There has been something on my mind ever since I wrote my discussion about needing trigger warnings in books. Well, it was more of a question I had. Are triggers always bad? Are books that contain triggering material bad? Sometimes, is it those books that can be potentially triggering the ones that are the most important and powerful? Sorry, I guess that was a few questions.
A part of me would have to say yes to the questions I posed. Some of my favourite books are triggering, but that doesn’t make me love them any less. And then again, there are some books that I’ve found really important and powerful, but didn’t ‘enjoy’ because they were quite triggering. And then there are the books that we can all agree are harmful — those that discuss mental illness and other triggering topics in such a hurtful way that it could never be twisted so that we view those novels positively. But those aren’t the books I want to focus on today.
When Hedda discovers she is pregnant, she doesn’t believe she could ever look after a baby. The numbers just don’t add up. She is young, and still in the grip of an eating disorder that controls every aspect of how she goes about her daily life. She’s even given her eating disorder a name – Nia. But as the days tick by, Hedda comes to a decision: she and Nia will call a truce, just until the baby is born. 17 weeks, 119 days, 357 meals. She can do it, if she takes it one day at a time…
There was a particular book that got my train of thought moving. That provided the metaphorical coal to this discussion in my mind. And that book was Countless, by Karen Gregory. It’s book about a teenage girl, who is struggling with an eating disorder, discovering she’s pregnant. She battles with her eating disorder and tells herself that she will let herself have the baby, and then she will go back to her usual eating regime. A lot of the books surrounding eating disorders that I’ve read have been quite triggering, as those novels allow you into the character’s mind and you hear their toxic and dangerous thoughts. But just because these novels can be ‘triggering’ — a word with mostly negative connotations — does that mean these novels shouldn’t be written?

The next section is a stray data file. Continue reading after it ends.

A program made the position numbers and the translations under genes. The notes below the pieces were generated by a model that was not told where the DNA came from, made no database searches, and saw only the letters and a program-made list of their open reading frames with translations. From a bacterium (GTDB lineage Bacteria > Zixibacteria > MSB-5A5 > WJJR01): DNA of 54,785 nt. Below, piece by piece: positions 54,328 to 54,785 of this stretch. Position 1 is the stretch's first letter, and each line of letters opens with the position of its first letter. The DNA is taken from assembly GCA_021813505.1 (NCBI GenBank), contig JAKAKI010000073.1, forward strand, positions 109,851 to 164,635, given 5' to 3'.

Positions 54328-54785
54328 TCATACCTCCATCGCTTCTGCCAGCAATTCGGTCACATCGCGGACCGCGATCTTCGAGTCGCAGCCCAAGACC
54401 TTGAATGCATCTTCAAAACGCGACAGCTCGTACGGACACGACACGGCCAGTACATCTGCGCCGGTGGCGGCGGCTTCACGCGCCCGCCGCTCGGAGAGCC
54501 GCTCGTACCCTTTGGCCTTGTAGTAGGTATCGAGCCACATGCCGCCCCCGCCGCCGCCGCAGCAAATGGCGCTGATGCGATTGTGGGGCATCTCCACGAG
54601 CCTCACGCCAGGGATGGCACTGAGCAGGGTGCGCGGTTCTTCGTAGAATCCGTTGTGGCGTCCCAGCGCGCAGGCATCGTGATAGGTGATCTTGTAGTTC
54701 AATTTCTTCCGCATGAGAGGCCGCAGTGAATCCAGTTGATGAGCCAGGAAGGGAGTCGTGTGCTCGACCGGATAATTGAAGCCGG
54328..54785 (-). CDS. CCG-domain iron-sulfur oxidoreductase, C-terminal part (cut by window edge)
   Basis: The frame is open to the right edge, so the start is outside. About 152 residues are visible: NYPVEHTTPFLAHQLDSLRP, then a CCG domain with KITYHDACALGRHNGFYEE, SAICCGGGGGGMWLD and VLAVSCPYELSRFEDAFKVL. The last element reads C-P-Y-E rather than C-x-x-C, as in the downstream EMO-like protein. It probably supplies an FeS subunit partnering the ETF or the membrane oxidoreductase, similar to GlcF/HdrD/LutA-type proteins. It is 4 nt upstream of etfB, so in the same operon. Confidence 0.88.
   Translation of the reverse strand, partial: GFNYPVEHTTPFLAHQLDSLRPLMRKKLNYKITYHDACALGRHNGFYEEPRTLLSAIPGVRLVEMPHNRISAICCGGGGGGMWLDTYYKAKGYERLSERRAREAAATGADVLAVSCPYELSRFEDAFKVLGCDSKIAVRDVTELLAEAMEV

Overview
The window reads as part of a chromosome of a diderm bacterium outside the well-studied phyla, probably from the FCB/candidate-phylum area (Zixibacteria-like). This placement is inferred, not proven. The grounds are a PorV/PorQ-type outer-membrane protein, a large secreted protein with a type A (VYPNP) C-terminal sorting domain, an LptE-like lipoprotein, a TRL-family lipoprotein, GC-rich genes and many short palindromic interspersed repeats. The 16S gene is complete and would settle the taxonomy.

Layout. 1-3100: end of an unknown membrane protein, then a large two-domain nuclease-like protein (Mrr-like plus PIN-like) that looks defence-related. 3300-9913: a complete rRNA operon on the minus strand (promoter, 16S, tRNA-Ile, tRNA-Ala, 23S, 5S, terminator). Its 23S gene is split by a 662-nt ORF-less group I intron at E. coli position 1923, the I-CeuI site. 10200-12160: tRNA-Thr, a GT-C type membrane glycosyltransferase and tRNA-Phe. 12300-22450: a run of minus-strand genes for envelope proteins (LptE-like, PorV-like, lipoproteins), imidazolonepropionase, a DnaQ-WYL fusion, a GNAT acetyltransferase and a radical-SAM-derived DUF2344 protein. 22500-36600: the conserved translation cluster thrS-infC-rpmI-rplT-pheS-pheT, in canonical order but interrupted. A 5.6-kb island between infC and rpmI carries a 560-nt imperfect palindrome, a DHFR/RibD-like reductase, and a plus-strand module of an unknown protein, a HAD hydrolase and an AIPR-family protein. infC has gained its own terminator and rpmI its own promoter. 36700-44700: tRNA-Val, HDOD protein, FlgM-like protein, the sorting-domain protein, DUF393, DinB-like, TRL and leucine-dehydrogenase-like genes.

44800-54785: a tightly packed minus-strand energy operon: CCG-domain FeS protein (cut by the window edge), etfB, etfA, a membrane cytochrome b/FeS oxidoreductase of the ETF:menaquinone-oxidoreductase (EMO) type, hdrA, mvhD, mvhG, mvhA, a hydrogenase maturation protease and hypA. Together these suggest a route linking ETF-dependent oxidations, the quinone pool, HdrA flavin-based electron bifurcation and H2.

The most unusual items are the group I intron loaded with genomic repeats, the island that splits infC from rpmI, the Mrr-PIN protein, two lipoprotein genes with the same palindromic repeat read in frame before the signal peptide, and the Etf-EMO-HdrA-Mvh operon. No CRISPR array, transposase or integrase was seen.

So yes. Countless was confronting and raw, and, at times, very scary. It put you into the character’s mindset, and that was a very dark place at times. While I’m not saying that this book, or books like this one, are for everyone, what I’m trying to say is that they’re important. We need to know what people suffering from mental illnesses are going through in order to create empathy. We need to understand that these illnesses can be all-consuming and deadly, and we shouldn’t treat them lightly or with a lack of respect. Perhaps to write about mental illnesses in any ‘lighter’ way would be to minimise the severity of their impact on a person’s life and therefore disrespect all those living and battling with that illness.
Some other novels that I’ve read which can be triggering but are definitely very important and powerful books are Girl in Pieces and Under Rose-Tainted Skies. While I found both of these novels triggering, that doesn’t mean I don’t recommend them to people. Of course I believe it’s important to warn readers of potential triggers and I do think that novels should contain trigger warnings, I don’t think that these trigger warnings should come with negative connotations or discourage the general reader not to pick the book up. It’s important to convey mental illness in a realistic and genuine manner, and it’s impossible to do so sometimes without being potentially triggering to those dealing with similar things. But what’s important is that authors write both with respect and candour, and readers should aim to pick up #ownvoices novels where possible.
Sometimes those books that can be triggering are the most accurate in the portrayal of living with a mental illness.
What are some novels with realistic and genuine portrayals of mental illness? Do you think triggering books should be labelled ‘bad’? Are you someone who would stay away from certain triggering books? Let’s chat below!
Thanks to Bloomsbury Australia for providing me with a copy of this book in exchange for an honest review!